By Sabrina S. Siracusa
Even if you are lucky enough to know of a great mechanic, it can’t hurt to be aware of a few common tricks used by some sneaky mechanics to reach deep into your pockets. Read on to get some valuable money saving tips for the next time you have to take your car in for regular maintenance or for the dreaded repair visit!
1. Oil Changes: Overcharged and Overdone
Do you really need to change the oil in your car every 3,000 miles? This has become a sort of debate between cautious consumers and the oil industry. The reality is the way cars have been built for at least 10 years, frequent oil changes are not needed. So how much can you really save? On average, an oil change costs $30. If you drive 15,000 miles per year and replace your oil every 3,000 miles, you will need 5 oil changes totaling $150.00. But if you reduce the oil changes to every 5,000 or even 7,500 miles you can save up to $90 per year.
2. The Spit-And-Polish Scam
Scams by some unethical auto mechanics depend upon a customer not knowing how their car works. The spit-and-polish scam is no exception. Here’s how it goes down: Mechanics may say that a part needs to be replaced, but the reality is that they may pull it out, polish it, then just put it back in the car so that it looks shiny and new. Common targets are easily removed parts like batteries, oil filters and radiators. A twist on this scam is that the mechanic claims they replaced your old part with a refurbished part when in actuality they never removed it. In that case, they’ve done absolutely nothing, except pass the bill along to you.
Here’s what you can do if you can take the car home first: Before having repairs done, mark the suspect part in a spot that isn’t easy for others to see with a small dab of white paint or Wite-Out®. After the repair is completed, ask to see the old and new part. If you see the paint on the “new” part, you’ve caught a scam.
Even if you can’t take your car home, you have the right to ask to see the old part as well as the purchase order for the new one. Match the new part with the info in the receipt. Asking the mechanic this will let him know you will hold him to the work and parts he has listed on the final invoice.
3. The Oil Dipstick Trick
Dip your dipstick in your oil before you go in for maintenance and repairs. This is something you should be doing out of habit anyway to make sure your car is not low on oil. Do this to get an accurate reading of your engine’s oil level and to remind yourself to watch out for that old nickel-and-dime trick some mechanics use. The trick goes like this: They’ll only insert the dipstick in part of the way, which will give a lower reading. May not seem like a big deal to pay $5 or $10 to refill your oil, but it’s unnecessary and money better kept in your wallet.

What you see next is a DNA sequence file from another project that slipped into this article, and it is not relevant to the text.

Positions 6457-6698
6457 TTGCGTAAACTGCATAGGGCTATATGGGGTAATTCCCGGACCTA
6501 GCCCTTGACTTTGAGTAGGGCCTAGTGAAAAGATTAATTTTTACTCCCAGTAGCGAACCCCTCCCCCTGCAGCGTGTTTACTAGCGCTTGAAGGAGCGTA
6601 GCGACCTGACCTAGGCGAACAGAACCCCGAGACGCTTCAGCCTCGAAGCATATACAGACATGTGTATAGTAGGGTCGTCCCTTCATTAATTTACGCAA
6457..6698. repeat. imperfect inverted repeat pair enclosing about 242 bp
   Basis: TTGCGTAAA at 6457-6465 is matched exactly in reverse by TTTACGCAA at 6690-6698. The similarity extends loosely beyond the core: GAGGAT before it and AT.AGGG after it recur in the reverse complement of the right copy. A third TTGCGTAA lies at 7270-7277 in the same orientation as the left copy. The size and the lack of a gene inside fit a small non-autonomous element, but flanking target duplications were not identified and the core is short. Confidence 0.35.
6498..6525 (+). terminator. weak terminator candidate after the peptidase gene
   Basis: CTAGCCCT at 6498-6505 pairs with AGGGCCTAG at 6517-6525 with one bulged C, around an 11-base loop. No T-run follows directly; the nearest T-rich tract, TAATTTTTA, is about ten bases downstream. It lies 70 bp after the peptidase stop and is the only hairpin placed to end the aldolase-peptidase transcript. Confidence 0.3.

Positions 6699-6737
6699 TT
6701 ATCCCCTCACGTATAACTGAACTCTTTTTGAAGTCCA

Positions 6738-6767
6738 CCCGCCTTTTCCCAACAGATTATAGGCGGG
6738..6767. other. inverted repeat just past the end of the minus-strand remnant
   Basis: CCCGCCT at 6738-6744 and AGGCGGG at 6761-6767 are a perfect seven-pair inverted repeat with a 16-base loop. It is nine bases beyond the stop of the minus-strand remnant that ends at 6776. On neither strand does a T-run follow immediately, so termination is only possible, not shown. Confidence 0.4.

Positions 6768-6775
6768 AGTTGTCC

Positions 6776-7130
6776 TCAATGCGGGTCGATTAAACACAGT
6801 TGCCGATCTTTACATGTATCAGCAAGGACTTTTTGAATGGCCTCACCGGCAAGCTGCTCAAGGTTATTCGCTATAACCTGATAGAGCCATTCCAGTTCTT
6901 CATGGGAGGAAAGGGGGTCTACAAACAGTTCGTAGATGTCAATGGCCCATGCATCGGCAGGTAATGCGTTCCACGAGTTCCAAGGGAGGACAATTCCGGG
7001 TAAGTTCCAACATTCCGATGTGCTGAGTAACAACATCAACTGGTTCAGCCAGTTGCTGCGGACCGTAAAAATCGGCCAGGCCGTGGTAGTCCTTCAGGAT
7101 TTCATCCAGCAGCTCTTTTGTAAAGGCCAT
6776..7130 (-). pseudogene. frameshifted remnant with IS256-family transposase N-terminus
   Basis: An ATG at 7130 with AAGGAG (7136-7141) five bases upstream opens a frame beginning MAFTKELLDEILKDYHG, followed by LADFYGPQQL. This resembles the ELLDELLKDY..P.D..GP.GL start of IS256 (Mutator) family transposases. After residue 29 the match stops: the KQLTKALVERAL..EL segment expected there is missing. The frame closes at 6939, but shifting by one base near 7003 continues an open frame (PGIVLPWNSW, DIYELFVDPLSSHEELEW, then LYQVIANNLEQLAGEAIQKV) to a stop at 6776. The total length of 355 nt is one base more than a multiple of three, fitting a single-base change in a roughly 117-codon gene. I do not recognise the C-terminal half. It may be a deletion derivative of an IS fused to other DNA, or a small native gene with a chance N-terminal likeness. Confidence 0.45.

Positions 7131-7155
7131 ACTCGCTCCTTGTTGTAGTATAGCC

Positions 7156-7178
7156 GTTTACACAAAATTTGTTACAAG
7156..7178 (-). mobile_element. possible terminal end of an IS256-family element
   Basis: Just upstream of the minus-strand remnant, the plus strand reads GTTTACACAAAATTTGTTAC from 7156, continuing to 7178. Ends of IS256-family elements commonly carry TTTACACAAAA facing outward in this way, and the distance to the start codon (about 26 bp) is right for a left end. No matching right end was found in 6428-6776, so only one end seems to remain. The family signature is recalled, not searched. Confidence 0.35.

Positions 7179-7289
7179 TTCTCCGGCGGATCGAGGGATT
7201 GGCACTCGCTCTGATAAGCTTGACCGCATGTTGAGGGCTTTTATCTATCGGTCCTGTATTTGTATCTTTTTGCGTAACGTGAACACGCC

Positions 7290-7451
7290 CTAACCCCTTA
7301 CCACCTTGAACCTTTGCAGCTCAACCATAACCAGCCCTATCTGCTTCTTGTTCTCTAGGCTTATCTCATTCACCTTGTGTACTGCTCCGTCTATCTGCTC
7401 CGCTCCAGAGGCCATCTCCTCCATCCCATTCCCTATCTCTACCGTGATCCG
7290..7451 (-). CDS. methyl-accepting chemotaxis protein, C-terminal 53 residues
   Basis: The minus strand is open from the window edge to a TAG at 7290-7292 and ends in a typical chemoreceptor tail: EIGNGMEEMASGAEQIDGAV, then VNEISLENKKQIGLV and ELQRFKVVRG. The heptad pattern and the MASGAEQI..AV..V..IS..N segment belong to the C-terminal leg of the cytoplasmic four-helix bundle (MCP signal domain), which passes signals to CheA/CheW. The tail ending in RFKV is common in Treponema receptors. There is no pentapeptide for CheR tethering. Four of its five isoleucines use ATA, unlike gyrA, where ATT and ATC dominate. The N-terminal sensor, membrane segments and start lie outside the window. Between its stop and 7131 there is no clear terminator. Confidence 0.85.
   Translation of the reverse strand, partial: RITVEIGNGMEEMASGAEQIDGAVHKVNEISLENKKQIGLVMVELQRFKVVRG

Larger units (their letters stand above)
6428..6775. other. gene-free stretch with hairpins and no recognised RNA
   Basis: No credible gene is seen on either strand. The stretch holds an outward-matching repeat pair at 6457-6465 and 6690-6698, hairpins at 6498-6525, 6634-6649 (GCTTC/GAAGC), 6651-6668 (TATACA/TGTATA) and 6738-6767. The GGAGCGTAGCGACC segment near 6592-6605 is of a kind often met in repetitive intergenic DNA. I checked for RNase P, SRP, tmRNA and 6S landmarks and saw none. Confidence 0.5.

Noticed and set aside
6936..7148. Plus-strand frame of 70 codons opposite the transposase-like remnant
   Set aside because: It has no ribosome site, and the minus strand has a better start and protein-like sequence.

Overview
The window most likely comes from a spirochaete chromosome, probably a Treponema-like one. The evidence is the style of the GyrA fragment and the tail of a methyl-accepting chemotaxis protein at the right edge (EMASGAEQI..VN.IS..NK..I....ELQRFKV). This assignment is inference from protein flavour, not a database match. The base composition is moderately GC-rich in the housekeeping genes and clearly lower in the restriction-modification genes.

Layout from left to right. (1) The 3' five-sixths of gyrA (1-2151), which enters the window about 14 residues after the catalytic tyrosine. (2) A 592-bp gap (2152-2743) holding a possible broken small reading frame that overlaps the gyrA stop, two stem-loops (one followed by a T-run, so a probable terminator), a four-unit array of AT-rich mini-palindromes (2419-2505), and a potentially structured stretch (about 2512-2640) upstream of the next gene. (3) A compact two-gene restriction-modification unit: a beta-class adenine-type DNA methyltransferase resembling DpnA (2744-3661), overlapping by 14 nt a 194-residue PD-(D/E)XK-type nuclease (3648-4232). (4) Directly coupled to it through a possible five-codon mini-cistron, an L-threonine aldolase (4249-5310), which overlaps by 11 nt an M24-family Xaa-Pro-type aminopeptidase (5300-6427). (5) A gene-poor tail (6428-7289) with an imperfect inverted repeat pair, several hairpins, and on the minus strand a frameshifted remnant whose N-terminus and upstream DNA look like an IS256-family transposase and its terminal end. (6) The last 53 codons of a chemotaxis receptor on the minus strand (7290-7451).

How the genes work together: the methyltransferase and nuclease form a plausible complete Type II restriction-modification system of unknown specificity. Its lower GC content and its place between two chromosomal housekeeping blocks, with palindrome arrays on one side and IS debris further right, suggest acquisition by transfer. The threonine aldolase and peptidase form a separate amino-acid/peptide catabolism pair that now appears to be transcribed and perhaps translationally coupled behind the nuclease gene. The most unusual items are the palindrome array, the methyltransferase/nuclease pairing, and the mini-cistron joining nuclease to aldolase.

4. The “Tune-Up” Spark Plug Trick
Another trick to watch out for is the detached spark plug trick–it could save you thousands of dollars and unnecessary engine exploratory work. An unethical mechanic will recommend an expensive “tune-up” and even charge you extra to replace the spark plugs. Many times, the only thing that needed replacement were the spark plugs.
5. Getting Doubled Over
In all fairness, some repair jobs will start with one problem, and then lead to completely different issues. Unfortunately, some auto mechanics will take full advantage of this by doubling your labor charge. Sometimes the labor will even overlap for certain work, meaning you will get double charged for labor. If you’re quoted one labor cost on the estimate, that’s what you should pay in many cases. It’s important to be firm and clear with the mechanic that you want to be informed of extra parts or labor you will be charged for before they start work. And if possible, get a second opinion from a mechanic at another shop.
6. Auto Obsession
No, this is not a recognized psychological disorder. It’s what happens when people are fooled into agreeing to repairs or maintenance sooner than a car really needs. It’s one thing to follow manufacturer suggested timelines for standard maintenance, but another to become obsessive about it. There is usually no need to repair or have work done on your car more than recommended in the owner’s manual. The auto manufacturers know your vehicle model better than any mechanic. After all, they built it and know how each part works. Their recommendations should be followed.
Be suspicious anytime a mechanic pushes you to agree to an oil change, flush or other car repair sooner than recommended.
Play it safe and bring your owner’s manual with you when you take your car in for any maintenance or repair. The old saying “knowledge is power” could not be truer when facing a car repairs or regular maintenance. Take a few minutes to look over your car owner’s manual. There is a lot of useful information provided in that book to help you avoid many mechanic scams. The more you know about your car, the less likely you will be taken for a ride.
If you do not have the owner’s guide to your car you can find it at http://www.edmunds.com/how-to/how-to-find-your-car-owners-manual-online.html